The Characters

(Masterpieces of American Fiction)

The chief interest of the novel lies in the intense inner life of Theodosia. She is presented from the outset as a girl of extreme sensitivity, aware of subtle currents of feeling which escape her elders. She is also alienated from her environment, both human and natural, and afflicted with melancholy; Roberts, in her notes about the novel, described Theodosia as “a wandering spirit, a lost thing.” Theodosia herself is acutely aware of her malaise: “It seemed to her that she lived with only a part of her being, that only a small edge of her person lifted up into the light of the day.” She is, in consequence, preoccupied with the search for self-knowledge and for the innermost core of existence, refusing to be content with anything less. The sight of a tree fills her with a “passion to know all of this strange thing,” and it is the same with her family: She ponders her half sister Americy “to the roots of her life and her being,” and as her grandfather lies dying she attempts to discover his soul, his irreducible essence, for if she can locate the soul of another being, surely she can also locate her own? In everything, Theodosia searches for ultimate reality and meaning, that which is “perpetually existent, unchanged, beyond delusion,” driven on by a sense of the insufficiency of things as they are.

Roberts lavishes so much attention on Theodosia that other characters are indistinctly realized, revealing themselves largely through their interactions with the protagonist. Perhaps the most sympathetic is Theodosia’s grandfather, Anthony Bell. Formerly a teacher and scholar, he has...

(The entire section is 660 words.)

Characters Discussed

(Great Characters in Literature)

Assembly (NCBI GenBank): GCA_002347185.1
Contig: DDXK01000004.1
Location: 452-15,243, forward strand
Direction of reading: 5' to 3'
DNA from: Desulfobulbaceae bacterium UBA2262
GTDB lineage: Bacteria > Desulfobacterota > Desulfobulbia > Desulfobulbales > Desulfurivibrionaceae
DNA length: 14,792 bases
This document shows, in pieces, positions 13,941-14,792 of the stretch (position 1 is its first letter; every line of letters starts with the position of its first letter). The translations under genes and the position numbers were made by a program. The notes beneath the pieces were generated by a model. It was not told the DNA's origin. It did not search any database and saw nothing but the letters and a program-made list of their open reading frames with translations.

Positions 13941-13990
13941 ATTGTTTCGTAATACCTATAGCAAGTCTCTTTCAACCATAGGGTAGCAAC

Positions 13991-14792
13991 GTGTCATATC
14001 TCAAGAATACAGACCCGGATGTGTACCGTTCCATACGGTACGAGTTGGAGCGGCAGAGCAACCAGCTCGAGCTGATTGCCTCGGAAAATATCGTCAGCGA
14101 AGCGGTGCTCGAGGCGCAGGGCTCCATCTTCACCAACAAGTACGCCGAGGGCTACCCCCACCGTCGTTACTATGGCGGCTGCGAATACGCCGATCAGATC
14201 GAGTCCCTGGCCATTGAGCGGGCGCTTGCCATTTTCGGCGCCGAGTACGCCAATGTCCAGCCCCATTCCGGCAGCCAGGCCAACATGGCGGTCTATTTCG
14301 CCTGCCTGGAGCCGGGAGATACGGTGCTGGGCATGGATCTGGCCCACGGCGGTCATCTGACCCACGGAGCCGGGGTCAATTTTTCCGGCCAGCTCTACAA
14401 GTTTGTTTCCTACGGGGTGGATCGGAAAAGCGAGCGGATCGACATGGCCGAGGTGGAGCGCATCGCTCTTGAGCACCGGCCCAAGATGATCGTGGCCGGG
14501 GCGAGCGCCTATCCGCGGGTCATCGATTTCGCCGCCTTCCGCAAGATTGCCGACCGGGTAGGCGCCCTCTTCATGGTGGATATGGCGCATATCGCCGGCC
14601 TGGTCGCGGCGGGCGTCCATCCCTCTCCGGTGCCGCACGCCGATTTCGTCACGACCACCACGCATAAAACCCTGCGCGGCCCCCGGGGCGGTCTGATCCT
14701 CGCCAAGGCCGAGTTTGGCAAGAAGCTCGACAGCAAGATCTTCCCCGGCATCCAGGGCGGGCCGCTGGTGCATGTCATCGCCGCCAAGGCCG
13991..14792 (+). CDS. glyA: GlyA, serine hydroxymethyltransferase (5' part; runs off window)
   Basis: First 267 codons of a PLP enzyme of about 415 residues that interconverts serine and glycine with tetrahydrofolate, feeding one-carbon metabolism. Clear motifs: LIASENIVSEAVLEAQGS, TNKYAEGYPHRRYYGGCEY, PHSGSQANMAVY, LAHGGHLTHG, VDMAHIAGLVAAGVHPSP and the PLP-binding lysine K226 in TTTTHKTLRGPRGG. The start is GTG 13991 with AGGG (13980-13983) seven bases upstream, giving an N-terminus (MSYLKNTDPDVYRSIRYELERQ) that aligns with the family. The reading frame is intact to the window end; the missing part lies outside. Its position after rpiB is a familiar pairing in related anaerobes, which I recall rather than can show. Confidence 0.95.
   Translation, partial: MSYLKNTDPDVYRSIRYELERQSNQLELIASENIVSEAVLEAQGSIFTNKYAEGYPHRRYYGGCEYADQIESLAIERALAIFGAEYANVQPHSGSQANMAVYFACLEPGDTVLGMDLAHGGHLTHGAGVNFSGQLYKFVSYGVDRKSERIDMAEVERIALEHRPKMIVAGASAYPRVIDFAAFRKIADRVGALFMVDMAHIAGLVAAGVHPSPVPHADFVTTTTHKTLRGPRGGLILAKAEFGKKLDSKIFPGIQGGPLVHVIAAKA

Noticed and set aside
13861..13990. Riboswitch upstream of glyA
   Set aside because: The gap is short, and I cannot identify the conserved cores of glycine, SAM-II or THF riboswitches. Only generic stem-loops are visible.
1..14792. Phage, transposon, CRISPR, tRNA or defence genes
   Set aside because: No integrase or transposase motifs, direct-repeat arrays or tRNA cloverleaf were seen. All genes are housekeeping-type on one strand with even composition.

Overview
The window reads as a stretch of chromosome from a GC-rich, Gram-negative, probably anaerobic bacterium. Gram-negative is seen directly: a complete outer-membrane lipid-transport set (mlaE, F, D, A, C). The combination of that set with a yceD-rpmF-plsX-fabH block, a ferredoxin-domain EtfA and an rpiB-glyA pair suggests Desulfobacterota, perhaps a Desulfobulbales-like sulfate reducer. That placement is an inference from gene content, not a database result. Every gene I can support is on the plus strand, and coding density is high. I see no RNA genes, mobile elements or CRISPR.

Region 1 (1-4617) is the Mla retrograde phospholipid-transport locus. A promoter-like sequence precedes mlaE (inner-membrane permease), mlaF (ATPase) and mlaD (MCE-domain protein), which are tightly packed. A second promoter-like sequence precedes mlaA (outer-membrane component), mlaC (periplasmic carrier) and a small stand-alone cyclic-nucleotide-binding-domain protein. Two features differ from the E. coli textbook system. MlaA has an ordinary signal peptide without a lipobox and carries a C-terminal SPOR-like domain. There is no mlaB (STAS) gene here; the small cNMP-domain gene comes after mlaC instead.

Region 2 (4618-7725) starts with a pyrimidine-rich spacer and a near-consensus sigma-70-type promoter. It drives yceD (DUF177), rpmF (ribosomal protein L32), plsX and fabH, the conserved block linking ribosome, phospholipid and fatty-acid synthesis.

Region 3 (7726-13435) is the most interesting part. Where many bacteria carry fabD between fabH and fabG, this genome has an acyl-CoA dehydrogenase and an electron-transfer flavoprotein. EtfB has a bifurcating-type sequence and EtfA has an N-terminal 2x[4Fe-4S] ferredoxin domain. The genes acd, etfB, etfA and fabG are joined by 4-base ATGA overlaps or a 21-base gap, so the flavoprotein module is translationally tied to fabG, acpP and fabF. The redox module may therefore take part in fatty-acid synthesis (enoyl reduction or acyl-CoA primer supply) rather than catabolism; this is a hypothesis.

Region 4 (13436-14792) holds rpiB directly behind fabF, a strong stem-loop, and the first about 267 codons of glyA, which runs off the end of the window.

Theodosia Bell

Theodosia Bell, the roan-haired, beautiful daughter of Horace and the granddaughter of Anthony. As a female child reared in the South (Kentucky), she is groomed for a life of comfort and privilege. Because her grandfather excelled at playing the violin, Theodosia becomes a student of the same instrument. Her need for personal achievement is satisfied as she becomes an accomplished musician. She is frustrated, however, that she has not inherited her grandfather’s hands, and she finds that this lack limits her potential as a violinist. When her mother dies, Theodosia is required to nurse her ailing grandfather. He is, at times, delirious, and calls out the names of persons whom Theodosia does not know. Seeking enlightenment, she reads his personal papers, in which she learns that she is the half sister of Americy Froman, Lethe Ross, and the stable boy, Stiggins, all three of whom are of mixed race. Because of her conditioning, Theodosia is repulsed by this information, but she cannot resist a need to learn more about these people, whom she has known all of her life but has regarded as inferior. She seems destined to be alone when her grandfather dies and her father, whose incestuous advances she has managed to avoid, abandons her. In the end, after contracting tuberculosis and nearly starving to death, she shows her inner strength when she overcomes the speculation and rumors about her past and is accepted as a member of her new community. She is aided by Caleb Burns’s declaration of love for her.

Horace Bell

Horace Bell, Theodosia’s irresponsible father. He has fathered children by women other than his wife—women not of his own race—and has done little, if anything, to bring comfort to any of them. His long-suffering wife...

(The entire section is 734 words.)